Two reviews are running in tandem. PencilPress Extreme Sudoku is brings up a Sysudoku Basic issue on 4-fills. Tom Sheldon’s Master Class offers some advanced, but quickly settled examples.
Bottom right 49 brings up a Sysudoku Basic policy question on its first move. If you’re working through the preview puzzle grids before the weekly post, what was yours? Was it E4 or NE1?
At first, I started with E4, having found no 3-fills, and no clues through 3. Later, after investing considerable time on the bypass trace, I realized that NE1 is forced in the c9 4-fill.
It doesn’t matter to you or to PencilPress, but but Sysudoku’s Sudent must report the choice most consistent with the systematic Sysudoku Basic.
On one hand, Basic doesn’t call for examination of every potential line with four unclaimed cells. There are too many, and success is too rare. But on the other hand, later stages often present me with something I overlooked in the bypass. We just considered how the trace enables going back and picking up right there. I do it without a twinge of guilt for not admitting my overlooks. The truth is, that in this blog, overlooks are only important if they reveal useful awareness. Sudent’s trace starts with NE1, because the 4-fill is obvious enough for a glancing check on bypass 4-fills, and will certainly by noticed in later Sysudoku Basic. In keypad basic? Fill the grid with number scanned candidates and then decide.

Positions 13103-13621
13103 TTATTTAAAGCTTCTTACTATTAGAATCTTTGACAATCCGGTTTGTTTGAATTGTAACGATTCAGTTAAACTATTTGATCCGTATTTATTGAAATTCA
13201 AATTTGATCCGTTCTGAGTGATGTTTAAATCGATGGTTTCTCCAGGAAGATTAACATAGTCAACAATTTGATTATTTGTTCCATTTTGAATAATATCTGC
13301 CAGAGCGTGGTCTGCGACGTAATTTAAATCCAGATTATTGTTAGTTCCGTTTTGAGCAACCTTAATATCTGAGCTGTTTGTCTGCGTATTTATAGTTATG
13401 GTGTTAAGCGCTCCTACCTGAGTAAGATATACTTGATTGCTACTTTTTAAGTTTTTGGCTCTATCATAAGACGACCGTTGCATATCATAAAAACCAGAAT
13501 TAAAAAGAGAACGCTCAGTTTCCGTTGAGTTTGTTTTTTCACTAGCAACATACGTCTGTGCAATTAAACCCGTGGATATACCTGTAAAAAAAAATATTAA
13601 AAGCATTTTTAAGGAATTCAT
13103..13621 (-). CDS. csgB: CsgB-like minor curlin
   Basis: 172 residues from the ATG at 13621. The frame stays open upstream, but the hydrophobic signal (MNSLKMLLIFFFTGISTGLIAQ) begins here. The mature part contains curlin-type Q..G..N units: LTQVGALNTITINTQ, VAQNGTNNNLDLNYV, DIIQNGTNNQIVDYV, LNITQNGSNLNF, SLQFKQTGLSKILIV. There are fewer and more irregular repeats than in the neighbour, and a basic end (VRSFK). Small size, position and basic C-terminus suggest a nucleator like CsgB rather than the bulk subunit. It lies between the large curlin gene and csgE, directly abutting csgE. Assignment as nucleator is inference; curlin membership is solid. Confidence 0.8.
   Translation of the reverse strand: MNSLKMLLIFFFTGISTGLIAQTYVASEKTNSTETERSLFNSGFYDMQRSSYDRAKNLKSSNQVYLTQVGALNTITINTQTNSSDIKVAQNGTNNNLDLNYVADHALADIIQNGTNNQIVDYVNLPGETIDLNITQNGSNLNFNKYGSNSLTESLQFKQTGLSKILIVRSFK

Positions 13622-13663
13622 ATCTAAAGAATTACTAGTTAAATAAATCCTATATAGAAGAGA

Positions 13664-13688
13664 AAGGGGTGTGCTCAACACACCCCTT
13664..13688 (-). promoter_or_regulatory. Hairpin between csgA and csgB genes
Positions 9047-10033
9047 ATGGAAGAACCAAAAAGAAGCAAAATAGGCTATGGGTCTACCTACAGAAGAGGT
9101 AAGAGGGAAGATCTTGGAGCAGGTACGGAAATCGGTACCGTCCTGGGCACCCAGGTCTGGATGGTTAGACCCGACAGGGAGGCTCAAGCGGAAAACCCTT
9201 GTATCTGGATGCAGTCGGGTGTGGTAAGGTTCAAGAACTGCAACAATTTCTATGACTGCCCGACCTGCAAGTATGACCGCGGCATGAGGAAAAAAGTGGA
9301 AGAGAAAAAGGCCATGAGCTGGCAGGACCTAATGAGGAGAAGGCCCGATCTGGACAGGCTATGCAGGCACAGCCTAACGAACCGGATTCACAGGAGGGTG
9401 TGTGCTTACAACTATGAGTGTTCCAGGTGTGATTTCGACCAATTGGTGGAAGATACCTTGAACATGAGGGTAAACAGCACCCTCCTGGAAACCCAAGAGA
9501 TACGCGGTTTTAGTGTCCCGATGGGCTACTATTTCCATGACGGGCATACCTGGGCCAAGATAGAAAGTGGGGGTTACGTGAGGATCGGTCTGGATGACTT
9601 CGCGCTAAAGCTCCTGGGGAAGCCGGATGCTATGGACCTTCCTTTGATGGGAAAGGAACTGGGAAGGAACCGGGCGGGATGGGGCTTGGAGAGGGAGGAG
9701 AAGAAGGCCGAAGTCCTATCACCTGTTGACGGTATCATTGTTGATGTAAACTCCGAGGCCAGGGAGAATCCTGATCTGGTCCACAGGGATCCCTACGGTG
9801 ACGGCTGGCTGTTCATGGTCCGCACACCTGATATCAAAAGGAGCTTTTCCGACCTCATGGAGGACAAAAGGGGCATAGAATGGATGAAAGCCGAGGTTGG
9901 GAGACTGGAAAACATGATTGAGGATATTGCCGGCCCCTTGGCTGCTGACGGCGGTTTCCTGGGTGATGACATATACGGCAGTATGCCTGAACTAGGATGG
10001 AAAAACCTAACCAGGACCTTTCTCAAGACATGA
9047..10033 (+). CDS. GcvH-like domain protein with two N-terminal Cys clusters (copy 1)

But then, you might say that putting the 4-fill first is not consistent with Sysudoku Basic, and its practical policy mentioned above. That’s right, but NE1 still comes first, because the science of the puzzle is more important than human engineering policies for discovering it.
Here is the grid at the end of the first leg with a NE1 start.
In the corresponding trace, we need to pull out the most recent unused effect for a cause. Where is it? If you’re not confident in your answer, you can confirm it in the bypass trace at the end.
Not saying only one is right, below is a bypass trace starting with E4. The collapse is steady, with two pull backs to later list effects.
The trace starting at NE1 begins similarly, but has a steeper collapse, while arriving at the exact same conclusion. Causes and effects just fit together differently.
The difference in traces shows why conventions for ordering lists are followed in blog traces. By following the same conventions as you write a trace, a useful match with the blog trace is more likely.
Turning now to Tom Sheldon’s Master Class Sudoku collection, the review update has good news and bad news. The updated Basic is more effective, but this means that two highlights of the original review are preempted. Here is the new basic trace of Master Class 60.
For what could count as a Basic highlight, here’s a snapshot at the placement of E9.
This comes in the marking of r9, in which two naked pairs are completed. At this time, only the r2 6f: line is left to be marked.
Next week, the PencilPress Extreme review and Master Class update continue with ppbr 57 left and Master Class 70 right.